Name That Animal: Challenge #6

What would you name this mysterious creature? (Image from pinterest)

It’s time for a Name that Animal Challenge, so here’s Challenge #6!

Pretend that you are a scientist and you have just discovered this new species and you have the privilege of naming it. Scientists usually name new species by using Greek or/and Latin roots because the prefixes, stems, and suffixes are just like building blocks that you can utilize in countless ways.

Your challenge is to name the strange animal in the picture above using your knowledge of Greek and Latin roots. Keep in mind that you can use characteristics like size, color, or shape to name this animal. Feel free to search my blog to find root words to help you or use the list below!

Greek:

lago-                                                 hare

ornitho-                                           bird

cephal-                                            head

-cephalic                                         head

-cephaly                                          head

-pter-                                               wing

phag-                                                eat

-phyll-                                                leaf

Latin:

lepor-                                                hare

-corp-                                                body

cunic-                                               hare

-capit-                                               head

ali-, al-                                              wing

avi-, av-                                            bird

I came up with lagcephalopter. The letter “o” is the most common way to link Greek roots, and the letter “i” is used to link Latin roots. However, you can do whatever you like and enjoy!

If you haven’t already done so, be sure to check out  Name That Animal Challenge #1, Name That Animal Challenge #2, Name That Animal Challenge #3, Name That Animal Challenge #4, and Name That Animal Challenge #5.

Name That Animal: Challenge #5

What would you name this fantastic beast? (Image from Pinterest)

I haven’t published a Name That Animal Challenge in several months, so here you go!

Pretend that you are a scientist and you have just discovered a new animal and you have the privilege of naming this unusual species. Scientists typically name new species by using Greek or/and Latin roots because the prefixes, stems, and suffixes are just like building blocks that you can use in countless ways.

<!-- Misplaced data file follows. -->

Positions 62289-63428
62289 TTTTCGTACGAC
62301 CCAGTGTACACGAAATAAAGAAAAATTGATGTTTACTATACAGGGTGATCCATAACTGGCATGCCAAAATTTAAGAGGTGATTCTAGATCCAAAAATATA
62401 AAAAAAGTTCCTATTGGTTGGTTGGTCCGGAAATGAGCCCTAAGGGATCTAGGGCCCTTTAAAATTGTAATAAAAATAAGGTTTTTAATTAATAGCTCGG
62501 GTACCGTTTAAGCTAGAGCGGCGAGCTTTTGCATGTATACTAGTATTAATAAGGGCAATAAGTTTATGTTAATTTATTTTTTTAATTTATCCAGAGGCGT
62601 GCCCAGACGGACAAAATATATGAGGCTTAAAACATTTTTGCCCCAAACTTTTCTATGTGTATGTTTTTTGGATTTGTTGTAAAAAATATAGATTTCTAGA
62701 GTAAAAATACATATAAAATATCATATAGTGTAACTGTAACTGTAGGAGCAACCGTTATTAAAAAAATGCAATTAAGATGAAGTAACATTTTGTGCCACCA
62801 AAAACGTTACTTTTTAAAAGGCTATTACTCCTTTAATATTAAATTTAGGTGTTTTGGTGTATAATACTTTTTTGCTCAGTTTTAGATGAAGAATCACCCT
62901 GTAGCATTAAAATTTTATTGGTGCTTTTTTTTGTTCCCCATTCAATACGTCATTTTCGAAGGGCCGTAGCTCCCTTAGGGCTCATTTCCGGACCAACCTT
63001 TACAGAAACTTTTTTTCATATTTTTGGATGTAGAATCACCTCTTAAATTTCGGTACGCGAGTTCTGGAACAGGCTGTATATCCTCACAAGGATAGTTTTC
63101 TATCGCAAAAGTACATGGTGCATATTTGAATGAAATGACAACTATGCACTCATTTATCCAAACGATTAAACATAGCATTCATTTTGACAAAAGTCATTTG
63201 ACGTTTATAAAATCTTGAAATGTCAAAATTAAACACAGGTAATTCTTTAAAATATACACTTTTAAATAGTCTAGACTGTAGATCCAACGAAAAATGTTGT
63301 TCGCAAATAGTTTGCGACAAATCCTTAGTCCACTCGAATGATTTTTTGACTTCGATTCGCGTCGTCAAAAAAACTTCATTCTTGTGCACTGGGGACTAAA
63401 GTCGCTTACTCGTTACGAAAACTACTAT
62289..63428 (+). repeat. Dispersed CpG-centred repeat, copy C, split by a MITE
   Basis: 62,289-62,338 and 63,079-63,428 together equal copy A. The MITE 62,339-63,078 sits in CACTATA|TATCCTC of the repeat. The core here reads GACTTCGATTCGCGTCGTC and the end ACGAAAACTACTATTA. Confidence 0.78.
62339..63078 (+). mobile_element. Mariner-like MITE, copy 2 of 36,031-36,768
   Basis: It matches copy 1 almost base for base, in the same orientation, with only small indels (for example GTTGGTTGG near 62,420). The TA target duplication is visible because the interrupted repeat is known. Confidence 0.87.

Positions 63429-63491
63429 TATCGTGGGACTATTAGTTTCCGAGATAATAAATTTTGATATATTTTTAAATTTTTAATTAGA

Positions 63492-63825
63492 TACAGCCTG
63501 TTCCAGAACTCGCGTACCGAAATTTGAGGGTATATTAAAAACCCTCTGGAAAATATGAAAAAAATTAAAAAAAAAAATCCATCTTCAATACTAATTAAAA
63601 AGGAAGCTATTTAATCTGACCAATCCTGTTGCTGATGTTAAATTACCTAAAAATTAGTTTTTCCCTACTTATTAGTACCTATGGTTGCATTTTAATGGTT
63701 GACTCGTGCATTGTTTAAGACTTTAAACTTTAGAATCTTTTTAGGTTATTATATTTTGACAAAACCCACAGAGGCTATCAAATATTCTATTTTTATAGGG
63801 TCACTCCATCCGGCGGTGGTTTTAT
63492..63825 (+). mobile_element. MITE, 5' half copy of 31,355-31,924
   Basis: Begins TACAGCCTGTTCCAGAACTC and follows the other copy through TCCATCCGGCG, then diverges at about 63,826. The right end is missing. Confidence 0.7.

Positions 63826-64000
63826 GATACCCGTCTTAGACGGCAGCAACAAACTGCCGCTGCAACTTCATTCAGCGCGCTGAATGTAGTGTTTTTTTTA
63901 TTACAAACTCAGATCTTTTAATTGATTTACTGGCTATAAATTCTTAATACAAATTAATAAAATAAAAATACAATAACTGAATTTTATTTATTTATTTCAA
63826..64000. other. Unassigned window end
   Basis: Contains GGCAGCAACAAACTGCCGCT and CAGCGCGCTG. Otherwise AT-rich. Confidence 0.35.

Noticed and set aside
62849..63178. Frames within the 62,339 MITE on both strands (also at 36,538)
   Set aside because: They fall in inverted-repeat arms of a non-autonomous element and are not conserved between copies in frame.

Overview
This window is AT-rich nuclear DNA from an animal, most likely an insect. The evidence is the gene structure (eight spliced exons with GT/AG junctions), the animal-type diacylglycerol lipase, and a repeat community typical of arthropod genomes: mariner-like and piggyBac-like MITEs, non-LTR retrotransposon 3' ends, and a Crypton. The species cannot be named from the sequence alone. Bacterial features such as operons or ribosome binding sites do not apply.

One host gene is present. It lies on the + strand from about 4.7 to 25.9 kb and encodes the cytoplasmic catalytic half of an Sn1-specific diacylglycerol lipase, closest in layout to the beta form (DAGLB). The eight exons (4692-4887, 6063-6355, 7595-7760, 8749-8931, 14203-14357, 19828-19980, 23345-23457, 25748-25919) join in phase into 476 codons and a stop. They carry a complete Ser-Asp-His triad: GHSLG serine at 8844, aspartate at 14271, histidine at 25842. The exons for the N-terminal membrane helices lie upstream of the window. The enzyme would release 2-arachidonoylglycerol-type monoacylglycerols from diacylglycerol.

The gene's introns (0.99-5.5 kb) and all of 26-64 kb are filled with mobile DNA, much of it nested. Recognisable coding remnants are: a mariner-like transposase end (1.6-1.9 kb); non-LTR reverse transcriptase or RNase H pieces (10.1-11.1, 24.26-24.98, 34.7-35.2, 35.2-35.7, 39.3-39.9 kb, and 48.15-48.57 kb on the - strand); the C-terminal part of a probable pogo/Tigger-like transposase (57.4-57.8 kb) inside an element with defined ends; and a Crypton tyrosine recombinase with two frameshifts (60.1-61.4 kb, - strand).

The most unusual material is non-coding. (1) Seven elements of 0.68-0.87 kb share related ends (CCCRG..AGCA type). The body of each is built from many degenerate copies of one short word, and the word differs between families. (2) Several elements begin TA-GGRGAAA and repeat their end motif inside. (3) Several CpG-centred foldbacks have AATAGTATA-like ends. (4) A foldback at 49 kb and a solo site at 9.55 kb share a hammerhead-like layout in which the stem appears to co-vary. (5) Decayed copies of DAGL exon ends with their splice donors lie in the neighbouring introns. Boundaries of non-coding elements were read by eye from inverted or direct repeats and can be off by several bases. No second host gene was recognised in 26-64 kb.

Your challenge is to name the interesting animal in the picture above using your knowledge of Greek and Latin roots. Keep in mind that you can use characteristics like size, color, or shape to name the animal. Feel free to search my blog to find root words to help you or use the list below.

Greek:

hippo-, -hippus                             horse

morph                                               form, shape

cephal                                               head

pter                                                    wing

Latin:

equi-, -equus                                 horse

corp                                                   body

ungul-, ungula                              hoof

caput                                                head

ali-, al-                                             wing

avi-, av-                                           bird

I came up with hippopter or winged horse. The letter “o” is the most common way to link Greek roots, and the letter “i” is used to link Latin roots. However, you can do whatever you like and enjoy!

It’s not too late to participate in my  Name That Animal Challenge #1, Name That Animal Challenge #2,  and Name That Animal Challenge #3, and Name That Animal Challenge #4.

Name That Animal: Challenge #3

What would you name this unique animal? Image from pinterest.

It has been a while since I have posted a Name That Animal Challenge, so here is Challenge #3!

Pretend that you are a scientist and you have just discovered this new species and you have the privilege of naming it. Scientists usually name new species by using Greek or/and Latin roots because the prefixes, stems, and suffixes are just like building blocks that you can utilize in countless ways.